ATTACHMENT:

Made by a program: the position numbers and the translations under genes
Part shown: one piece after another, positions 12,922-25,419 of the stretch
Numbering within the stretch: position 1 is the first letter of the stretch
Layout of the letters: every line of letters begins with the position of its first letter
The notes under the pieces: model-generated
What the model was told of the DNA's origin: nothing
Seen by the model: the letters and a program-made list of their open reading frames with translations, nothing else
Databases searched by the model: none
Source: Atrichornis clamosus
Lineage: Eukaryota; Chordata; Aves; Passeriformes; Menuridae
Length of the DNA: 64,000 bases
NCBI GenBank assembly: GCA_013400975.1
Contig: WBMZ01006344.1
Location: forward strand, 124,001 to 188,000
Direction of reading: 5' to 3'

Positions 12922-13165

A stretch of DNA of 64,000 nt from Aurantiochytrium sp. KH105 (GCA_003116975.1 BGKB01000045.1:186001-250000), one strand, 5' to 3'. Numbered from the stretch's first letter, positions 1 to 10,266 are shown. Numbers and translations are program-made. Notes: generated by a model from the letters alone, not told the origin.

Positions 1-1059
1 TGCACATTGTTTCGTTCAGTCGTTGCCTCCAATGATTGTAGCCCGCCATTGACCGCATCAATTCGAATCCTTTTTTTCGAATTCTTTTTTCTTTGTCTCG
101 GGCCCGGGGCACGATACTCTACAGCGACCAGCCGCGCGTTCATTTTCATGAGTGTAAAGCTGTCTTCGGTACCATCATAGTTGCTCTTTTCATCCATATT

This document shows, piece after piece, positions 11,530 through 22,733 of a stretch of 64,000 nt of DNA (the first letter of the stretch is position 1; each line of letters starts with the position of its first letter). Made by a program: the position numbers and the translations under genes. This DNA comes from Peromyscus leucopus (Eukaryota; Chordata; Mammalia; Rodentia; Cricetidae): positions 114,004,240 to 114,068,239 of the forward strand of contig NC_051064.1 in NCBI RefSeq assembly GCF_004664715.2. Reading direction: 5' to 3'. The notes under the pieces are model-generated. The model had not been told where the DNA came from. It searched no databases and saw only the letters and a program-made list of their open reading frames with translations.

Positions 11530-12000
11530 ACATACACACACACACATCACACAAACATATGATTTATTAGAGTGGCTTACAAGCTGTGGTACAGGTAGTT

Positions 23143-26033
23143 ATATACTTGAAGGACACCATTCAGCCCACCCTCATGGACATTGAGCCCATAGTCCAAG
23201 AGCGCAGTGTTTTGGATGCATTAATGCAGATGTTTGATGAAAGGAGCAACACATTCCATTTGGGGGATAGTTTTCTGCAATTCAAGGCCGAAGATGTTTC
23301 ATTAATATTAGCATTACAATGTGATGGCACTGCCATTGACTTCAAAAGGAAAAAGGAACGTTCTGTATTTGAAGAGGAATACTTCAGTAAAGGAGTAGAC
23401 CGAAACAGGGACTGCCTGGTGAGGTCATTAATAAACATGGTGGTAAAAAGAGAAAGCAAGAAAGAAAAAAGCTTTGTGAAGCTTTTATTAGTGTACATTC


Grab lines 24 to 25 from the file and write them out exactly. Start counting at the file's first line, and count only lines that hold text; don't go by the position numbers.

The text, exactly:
Positions 23143-26033
23143 ATATACTTGAAGGACACCATTCAGCCCACCCTCATGGACATTGAGCCCATAGTCCAAG